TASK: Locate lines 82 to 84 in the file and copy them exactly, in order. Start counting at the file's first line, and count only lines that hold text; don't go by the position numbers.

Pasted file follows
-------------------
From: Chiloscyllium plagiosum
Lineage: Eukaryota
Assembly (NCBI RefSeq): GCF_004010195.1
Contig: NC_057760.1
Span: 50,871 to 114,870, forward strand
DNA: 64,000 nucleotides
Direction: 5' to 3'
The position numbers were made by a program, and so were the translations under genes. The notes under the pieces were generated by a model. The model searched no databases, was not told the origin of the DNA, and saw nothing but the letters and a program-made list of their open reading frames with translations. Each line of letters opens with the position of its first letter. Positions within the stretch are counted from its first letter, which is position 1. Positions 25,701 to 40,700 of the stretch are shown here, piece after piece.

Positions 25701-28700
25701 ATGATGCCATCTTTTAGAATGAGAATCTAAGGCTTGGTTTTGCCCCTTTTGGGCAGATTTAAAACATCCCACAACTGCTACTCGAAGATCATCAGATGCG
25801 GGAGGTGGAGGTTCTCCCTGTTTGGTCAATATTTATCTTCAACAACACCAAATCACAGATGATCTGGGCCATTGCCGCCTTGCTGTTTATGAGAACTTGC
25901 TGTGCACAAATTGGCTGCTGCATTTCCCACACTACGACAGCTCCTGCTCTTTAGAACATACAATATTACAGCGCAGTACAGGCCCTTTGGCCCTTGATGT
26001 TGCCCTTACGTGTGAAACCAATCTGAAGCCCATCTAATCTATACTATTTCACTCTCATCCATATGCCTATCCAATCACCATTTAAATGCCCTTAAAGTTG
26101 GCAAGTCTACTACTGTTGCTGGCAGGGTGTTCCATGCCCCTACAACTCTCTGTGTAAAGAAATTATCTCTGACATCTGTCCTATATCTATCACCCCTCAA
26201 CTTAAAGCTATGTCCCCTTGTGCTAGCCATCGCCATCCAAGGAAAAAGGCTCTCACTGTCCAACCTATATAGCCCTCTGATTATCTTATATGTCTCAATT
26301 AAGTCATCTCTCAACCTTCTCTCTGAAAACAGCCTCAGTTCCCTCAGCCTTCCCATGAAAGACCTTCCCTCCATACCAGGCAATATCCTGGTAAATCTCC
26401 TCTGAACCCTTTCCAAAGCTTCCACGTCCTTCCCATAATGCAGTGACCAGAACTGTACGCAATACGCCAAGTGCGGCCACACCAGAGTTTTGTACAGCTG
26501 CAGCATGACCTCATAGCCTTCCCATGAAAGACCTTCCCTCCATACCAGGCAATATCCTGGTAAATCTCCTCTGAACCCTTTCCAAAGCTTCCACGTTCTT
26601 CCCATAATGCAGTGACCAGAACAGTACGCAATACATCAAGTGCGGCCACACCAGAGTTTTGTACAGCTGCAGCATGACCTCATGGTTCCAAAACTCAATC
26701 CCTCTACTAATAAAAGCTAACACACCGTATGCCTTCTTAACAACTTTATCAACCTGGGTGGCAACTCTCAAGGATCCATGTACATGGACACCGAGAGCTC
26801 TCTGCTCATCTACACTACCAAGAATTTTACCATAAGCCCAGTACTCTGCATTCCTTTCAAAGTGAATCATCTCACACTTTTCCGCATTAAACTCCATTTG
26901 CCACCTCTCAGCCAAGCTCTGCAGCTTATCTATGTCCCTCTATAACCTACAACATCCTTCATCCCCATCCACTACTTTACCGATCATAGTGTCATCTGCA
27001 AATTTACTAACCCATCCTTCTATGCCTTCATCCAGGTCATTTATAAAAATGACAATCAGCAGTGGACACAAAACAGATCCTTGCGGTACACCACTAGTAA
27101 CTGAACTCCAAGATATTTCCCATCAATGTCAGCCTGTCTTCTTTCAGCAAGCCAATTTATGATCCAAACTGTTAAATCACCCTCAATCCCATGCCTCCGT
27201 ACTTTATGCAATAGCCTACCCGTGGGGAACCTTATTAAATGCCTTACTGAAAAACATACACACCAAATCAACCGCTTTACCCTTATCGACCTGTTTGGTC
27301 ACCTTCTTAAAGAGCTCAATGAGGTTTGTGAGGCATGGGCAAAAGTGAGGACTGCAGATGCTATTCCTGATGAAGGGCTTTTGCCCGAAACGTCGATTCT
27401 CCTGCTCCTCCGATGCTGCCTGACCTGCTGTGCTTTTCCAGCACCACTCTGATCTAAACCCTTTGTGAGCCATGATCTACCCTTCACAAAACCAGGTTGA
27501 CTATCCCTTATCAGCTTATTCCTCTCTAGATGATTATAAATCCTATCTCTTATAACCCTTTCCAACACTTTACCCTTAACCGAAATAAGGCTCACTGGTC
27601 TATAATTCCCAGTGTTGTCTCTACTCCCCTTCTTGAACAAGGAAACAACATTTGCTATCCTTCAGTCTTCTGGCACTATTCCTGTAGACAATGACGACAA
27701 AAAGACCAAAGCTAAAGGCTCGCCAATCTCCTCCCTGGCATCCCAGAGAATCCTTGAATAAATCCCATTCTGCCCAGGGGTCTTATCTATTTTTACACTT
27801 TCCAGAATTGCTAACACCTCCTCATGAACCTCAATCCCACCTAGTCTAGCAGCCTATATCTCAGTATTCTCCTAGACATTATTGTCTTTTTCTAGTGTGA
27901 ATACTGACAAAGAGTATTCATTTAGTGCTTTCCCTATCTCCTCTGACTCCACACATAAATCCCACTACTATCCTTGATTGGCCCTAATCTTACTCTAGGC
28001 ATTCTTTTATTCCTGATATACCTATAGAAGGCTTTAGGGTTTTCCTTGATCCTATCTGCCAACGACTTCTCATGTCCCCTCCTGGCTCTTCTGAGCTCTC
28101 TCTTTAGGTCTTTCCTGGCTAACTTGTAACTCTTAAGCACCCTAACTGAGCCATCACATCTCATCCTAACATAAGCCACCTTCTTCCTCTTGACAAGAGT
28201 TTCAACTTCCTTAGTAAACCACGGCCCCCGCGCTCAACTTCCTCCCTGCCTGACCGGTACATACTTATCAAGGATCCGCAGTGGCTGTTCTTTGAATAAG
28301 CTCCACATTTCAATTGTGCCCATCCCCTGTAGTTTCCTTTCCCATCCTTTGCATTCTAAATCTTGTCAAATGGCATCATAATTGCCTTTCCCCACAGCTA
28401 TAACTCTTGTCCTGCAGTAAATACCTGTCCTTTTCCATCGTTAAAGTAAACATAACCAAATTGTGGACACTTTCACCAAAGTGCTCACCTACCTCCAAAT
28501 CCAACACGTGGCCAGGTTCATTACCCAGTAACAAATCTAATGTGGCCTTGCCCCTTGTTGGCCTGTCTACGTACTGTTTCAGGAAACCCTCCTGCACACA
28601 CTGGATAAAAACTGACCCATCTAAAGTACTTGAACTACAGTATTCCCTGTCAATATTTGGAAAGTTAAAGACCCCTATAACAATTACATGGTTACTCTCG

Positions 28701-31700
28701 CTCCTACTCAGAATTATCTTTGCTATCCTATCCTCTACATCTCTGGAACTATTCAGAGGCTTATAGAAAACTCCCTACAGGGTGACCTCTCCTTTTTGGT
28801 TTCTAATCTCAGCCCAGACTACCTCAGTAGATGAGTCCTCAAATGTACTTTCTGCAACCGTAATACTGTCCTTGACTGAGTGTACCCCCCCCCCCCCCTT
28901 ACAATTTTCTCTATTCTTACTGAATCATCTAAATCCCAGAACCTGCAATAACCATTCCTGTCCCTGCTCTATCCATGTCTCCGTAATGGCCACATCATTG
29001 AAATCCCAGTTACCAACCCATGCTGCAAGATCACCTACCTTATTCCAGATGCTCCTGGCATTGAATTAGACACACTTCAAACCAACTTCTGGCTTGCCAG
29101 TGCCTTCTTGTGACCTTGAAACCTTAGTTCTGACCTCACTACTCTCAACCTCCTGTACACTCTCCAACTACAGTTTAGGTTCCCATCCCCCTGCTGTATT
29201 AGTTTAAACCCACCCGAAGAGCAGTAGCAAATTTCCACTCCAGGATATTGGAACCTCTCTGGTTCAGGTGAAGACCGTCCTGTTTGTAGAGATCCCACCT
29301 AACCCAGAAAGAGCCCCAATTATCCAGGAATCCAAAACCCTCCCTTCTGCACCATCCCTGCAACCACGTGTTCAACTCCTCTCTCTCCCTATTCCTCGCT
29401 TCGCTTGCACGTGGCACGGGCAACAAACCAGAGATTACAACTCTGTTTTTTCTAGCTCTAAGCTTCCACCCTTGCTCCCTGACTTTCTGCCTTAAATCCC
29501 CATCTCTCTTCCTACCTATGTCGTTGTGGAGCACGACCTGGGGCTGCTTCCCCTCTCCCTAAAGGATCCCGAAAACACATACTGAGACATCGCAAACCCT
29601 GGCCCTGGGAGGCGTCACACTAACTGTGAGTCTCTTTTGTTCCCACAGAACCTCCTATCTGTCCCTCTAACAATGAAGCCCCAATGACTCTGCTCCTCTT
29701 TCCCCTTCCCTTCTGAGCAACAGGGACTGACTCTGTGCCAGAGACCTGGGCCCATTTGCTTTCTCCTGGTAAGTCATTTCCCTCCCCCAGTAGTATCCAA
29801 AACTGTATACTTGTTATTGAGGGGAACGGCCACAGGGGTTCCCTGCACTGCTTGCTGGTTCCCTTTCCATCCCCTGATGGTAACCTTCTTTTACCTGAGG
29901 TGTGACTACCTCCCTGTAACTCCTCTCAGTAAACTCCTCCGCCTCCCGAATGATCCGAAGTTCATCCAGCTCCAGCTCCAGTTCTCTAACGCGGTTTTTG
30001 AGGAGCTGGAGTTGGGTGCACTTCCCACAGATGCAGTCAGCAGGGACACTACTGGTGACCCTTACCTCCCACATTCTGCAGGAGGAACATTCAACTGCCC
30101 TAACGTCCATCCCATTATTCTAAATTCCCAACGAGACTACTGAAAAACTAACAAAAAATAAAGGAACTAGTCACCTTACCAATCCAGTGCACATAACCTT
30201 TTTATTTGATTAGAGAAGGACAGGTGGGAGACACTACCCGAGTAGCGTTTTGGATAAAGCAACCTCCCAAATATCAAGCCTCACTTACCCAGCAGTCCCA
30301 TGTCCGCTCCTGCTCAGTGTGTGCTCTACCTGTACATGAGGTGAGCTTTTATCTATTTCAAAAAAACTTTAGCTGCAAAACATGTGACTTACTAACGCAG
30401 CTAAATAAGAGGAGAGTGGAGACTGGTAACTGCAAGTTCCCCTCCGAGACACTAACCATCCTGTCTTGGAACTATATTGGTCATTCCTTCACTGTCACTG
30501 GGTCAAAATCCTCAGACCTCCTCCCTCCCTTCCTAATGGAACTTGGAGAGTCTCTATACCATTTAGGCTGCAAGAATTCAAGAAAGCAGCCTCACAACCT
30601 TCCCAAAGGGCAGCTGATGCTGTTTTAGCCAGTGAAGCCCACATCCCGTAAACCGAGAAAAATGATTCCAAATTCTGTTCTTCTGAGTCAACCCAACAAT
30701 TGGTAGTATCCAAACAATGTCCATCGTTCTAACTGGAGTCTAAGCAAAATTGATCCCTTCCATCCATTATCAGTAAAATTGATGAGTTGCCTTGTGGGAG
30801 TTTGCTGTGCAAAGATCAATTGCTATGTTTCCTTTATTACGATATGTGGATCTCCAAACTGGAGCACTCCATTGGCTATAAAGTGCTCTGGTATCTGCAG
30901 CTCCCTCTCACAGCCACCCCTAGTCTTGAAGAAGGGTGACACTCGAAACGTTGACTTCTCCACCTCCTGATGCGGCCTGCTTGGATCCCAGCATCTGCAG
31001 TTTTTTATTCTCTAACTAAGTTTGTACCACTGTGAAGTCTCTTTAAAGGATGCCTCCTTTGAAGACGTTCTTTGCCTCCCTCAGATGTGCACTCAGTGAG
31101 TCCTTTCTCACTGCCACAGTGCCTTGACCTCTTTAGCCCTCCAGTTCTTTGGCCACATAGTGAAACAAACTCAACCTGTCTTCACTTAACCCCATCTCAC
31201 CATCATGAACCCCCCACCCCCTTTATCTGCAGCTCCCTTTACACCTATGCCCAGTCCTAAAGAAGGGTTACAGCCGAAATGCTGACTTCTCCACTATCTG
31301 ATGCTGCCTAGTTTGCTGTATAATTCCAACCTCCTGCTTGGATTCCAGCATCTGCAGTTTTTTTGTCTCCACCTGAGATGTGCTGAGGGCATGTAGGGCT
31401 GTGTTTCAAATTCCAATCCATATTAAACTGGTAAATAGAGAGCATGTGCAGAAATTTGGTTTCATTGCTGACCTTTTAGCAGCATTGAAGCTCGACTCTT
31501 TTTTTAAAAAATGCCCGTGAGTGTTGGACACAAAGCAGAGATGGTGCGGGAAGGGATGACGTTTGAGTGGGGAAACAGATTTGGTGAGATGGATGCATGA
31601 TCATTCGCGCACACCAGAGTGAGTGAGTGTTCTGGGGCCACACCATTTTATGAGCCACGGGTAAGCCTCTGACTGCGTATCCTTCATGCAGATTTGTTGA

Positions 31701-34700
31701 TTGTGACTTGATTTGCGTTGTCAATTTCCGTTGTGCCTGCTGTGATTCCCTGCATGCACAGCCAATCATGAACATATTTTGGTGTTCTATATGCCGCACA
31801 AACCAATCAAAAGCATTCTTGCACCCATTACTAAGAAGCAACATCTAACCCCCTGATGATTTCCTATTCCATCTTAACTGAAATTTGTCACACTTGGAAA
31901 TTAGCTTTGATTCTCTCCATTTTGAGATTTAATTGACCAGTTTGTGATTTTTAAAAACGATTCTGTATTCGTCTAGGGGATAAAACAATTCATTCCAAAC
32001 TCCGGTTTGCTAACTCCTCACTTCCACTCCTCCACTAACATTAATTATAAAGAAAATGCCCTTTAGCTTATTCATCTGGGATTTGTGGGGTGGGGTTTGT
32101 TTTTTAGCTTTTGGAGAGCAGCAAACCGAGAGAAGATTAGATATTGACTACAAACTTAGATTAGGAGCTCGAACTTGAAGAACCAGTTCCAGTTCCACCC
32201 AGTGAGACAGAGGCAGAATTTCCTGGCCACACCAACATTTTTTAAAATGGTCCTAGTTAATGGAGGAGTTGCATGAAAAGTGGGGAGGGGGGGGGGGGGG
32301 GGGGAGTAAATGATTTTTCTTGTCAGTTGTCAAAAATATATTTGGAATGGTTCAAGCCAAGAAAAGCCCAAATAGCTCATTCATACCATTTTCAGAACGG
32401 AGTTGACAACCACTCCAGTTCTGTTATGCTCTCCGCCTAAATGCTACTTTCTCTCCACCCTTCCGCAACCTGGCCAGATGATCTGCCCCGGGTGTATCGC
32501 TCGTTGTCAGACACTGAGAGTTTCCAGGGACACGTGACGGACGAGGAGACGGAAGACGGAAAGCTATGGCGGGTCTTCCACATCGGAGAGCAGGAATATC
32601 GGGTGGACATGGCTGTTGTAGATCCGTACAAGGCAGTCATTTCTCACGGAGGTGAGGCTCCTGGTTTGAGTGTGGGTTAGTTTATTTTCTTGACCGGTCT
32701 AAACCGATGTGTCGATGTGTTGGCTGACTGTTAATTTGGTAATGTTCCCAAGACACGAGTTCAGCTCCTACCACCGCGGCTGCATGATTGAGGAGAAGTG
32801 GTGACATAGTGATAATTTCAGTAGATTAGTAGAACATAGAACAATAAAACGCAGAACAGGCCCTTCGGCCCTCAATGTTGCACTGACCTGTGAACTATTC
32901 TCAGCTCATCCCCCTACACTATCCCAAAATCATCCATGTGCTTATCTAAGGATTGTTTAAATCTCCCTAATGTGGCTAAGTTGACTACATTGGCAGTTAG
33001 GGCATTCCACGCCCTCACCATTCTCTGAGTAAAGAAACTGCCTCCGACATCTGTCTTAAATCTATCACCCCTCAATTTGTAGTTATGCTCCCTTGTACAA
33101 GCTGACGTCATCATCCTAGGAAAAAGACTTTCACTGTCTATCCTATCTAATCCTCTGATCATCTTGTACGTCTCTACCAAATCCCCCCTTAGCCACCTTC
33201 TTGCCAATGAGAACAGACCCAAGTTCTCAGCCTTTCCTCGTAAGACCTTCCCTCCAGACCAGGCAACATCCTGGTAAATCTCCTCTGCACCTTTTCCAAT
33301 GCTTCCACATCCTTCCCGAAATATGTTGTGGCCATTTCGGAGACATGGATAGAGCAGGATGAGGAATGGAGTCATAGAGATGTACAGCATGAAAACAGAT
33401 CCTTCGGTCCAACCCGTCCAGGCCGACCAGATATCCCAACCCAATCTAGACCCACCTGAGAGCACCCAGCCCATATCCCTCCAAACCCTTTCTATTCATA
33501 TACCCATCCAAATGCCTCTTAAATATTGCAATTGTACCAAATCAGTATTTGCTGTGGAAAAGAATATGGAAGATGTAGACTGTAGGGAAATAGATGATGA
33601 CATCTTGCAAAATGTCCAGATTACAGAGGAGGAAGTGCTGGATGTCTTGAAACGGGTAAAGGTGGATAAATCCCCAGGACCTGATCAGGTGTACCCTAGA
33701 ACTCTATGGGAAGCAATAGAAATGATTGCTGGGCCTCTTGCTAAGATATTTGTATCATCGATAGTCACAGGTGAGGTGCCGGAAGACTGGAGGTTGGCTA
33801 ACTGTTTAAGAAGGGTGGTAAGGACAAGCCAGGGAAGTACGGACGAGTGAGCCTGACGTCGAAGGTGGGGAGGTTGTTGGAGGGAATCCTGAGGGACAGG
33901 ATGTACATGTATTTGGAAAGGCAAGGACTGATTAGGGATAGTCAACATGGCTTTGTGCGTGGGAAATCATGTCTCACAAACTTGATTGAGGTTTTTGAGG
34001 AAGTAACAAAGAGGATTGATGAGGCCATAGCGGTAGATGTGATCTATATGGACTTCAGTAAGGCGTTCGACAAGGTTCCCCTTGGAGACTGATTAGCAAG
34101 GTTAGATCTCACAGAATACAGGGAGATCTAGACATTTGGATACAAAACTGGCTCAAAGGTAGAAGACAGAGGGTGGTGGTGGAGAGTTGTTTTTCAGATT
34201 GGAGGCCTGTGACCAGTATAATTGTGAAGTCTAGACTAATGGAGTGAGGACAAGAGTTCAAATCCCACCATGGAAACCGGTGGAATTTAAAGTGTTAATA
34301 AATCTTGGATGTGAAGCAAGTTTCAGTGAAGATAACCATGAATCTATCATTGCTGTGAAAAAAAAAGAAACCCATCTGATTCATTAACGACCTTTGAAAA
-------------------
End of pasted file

32701 AAACCGATGTGTCGATGTGTTGGCTGACTGTTAATTTGGTAATGTTCCCAAGACACGAGTTCAGCTCCTACCACCGCGGCTGCATGATTGAGGAGAAGTG
32801 GTGACATAGTGATAATTTCAGTAGATTAGTAGAACATAGAACAATAAAACGCAGAACAGGCCCTTCGGCCCTCAATGTTGCACTGACCTGTGAACTATTC
32901 TCAGCTCATCCCCCTACACTATCCCAAAATCATCCATGTGCTTATCTAAGGATTGTTTAAATCTCCCTAATGTGGCTAAGTTGACTACATTGGCAGTTAG